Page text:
Cyclists are as diverse as the society we live in. Germany has long been a country of immigration, with people from very different regions of origin. In 2022, according to the Federal Statistical Office, the proportion of those with a family migration background was just under 29%. However, information on migration background is rarely collected in mobility surveys. Accordingly, the question of how and whether this development also affects mobility, transport and social participation has been little researched in mobility research. In the large, nationwide studies on mobility, there has been little or no information on, for example, origin or nationality. In the 2017 Mobility in Germany (MiD) study, migration background was integrated as a single question for the first time. Overall, however, there is a lack of more extensive information that is taken into account as additional factors in international studies on the mobility behavior of migrants or ethnic minorities, such as ethnicity, length of residence, household composition by origin. This lack of data makes it difficult to take a differentiated view of Germany.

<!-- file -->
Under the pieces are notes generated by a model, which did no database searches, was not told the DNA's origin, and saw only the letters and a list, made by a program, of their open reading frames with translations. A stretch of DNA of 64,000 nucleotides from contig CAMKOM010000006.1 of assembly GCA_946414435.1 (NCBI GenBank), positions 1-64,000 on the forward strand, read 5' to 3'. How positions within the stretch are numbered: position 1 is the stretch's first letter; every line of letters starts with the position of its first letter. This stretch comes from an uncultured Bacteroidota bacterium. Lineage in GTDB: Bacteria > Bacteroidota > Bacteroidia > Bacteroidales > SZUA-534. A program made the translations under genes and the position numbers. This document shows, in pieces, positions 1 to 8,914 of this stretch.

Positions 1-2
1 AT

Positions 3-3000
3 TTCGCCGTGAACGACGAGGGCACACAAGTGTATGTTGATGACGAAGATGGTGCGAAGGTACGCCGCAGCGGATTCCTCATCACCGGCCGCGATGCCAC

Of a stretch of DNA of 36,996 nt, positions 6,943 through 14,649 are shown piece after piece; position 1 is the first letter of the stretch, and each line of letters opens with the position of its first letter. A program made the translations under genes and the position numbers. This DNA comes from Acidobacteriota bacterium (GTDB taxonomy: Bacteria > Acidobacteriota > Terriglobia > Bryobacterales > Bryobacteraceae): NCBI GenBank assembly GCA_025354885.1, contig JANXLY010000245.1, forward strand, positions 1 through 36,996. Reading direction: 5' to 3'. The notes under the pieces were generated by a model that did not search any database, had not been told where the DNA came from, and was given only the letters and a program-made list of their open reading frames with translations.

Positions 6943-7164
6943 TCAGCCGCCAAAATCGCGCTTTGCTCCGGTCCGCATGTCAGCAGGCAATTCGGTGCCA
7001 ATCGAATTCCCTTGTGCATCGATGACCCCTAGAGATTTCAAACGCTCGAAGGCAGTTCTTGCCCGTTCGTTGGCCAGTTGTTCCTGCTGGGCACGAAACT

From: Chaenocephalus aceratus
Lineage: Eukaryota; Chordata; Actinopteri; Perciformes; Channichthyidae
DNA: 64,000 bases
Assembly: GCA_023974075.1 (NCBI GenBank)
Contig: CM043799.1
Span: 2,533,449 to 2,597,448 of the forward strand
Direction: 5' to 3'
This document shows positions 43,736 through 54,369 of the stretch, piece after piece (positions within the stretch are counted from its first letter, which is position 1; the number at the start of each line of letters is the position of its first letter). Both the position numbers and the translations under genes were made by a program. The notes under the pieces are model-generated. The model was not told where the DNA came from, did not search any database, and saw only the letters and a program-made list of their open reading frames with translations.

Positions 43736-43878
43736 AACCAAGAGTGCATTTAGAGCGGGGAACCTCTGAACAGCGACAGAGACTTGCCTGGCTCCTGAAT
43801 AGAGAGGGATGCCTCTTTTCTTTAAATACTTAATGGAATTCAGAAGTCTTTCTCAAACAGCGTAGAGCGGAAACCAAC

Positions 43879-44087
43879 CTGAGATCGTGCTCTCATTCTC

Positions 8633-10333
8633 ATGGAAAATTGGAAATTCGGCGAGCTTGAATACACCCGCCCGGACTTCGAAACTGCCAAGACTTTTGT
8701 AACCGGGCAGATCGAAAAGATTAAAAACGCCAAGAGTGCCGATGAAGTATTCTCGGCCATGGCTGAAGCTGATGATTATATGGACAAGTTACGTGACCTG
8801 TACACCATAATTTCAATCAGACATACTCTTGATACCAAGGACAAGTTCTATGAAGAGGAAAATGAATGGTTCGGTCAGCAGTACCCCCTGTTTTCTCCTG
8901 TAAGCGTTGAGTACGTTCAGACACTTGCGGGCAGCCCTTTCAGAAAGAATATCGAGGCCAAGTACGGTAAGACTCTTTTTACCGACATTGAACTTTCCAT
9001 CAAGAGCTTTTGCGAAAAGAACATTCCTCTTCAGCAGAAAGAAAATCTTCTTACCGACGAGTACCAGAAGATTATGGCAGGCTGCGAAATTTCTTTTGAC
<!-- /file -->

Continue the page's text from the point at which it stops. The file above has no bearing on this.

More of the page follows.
Bicycle availability of people with a migration background
People without a migrant background are more likely to have a functioning, normal bicycle. 79% of all men have a bicycle at their disposal, 74% of all women (76% in total). For men with an immigrant background, availability is 71%, for women with an immigrant background 65% (68% overall). The availability of women in both groups is thus about 5 % lower than that of men. Overall, women with an immigrant background have the lowest
Availability, here more than a third may not have a bicycle.